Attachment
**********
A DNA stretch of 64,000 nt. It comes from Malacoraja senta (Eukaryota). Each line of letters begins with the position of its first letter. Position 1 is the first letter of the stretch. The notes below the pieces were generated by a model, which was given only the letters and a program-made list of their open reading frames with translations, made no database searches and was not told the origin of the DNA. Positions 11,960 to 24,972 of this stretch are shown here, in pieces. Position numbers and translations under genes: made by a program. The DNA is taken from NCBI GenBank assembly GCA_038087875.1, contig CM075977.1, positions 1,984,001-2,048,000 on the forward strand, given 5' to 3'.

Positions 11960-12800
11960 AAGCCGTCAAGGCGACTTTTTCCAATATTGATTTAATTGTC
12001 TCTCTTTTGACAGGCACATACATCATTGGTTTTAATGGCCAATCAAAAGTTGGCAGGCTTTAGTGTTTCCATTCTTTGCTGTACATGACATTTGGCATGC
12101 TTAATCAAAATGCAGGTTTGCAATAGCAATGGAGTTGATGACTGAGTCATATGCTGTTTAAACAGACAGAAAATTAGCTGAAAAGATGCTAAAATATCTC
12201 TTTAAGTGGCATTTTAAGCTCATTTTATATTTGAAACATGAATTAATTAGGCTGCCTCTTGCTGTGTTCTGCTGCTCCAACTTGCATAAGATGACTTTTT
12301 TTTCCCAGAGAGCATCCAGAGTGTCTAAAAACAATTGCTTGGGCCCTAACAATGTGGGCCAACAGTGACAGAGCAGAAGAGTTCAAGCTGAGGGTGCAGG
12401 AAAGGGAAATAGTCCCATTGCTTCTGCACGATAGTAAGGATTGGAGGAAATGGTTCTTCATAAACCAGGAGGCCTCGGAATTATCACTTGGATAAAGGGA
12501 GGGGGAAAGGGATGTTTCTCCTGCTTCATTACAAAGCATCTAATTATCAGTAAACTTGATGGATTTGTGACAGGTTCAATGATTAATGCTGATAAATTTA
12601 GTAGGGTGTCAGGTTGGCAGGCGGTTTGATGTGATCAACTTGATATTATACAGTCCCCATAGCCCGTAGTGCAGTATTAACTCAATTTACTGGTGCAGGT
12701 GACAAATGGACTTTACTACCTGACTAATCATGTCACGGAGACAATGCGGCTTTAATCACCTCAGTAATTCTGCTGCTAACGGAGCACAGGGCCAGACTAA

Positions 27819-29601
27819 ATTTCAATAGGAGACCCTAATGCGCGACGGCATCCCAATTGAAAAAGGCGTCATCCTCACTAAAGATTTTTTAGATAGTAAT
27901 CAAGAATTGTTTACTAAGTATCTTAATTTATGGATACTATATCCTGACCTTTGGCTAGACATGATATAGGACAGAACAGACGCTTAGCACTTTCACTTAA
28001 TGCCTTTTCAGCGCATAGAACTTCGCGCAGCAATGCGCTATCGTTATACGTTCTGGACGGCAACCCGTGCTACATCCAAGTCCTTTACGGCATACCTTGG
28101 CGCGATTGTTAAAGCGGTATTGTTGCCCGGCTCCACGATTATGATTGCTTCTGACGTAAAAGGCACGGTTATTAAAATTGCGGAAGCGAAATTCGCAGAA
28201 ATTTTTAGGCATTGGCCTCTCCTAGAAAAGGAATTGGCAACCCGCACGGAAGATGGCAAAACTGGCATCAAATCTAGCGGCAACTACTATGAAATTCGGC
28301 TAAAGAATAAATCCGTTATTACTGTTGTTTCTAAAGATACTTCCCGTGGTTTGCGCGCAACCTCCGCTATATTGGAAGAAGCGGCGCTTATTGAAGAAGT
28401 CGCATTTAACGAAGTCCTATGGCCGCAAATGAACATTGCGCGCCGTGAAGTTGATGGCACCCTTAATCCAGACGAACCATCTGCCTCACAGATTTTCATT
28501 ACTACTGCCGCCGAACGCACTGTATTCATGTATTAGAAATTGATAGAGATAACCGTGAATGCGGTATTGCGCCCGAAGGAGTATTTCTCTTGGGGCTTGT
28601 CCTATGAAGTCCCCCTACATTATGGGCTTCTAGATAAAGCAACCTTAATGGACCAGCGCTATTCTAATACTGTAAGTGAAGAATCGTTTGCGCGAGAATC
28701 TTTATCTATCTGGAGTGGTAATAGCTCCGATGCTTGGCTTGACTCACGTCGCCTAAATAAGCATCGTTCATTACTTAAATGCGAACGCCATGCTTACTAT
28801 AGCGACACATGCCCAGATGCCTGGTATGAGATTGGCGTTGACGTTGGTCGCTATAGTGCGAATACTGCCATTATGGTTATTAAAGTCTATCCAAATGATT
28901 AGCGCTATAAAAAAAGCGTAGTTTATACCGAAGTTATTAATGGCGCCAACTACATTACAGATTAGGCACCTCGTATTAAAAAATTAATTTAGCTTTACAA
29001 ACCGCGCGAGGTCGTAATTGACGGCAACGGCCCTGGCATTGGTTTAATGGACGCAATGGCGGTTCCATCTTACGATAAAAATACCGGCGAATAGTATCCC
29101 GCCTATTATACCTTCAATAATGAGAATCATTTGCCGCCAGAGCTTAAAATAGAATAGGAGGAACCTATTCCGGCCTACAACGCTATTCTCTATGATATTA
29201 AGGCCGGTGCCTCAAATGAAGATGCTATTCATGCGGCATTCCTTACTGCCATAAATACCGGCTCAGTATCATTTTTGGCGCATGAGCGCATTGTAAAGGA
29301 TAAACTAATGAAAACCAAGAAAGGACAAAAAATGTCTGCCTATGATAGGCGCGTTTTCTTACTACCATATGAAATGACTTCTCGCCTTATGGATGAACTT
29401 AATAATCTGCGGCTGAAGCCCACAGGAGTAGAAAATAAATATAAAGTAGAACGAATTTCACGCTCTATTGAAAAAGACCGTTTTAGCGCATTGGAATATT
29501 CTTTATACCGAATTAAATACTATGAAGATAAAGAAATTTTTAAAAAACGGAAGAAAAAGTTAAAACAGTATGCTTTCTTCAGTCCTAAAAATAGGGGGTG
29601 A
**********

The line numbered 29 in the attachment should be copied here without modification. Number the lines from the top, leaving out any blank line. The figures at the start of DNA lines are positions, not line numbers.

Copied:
29401 AATAATCTGCGGCTGAAGCCCACAGGAGTAGAAAATAAATATAAAGTAGAACGAATTTCACGCTCTATTGAAAAAGACCGTTTTAGCGCATTGGAATATT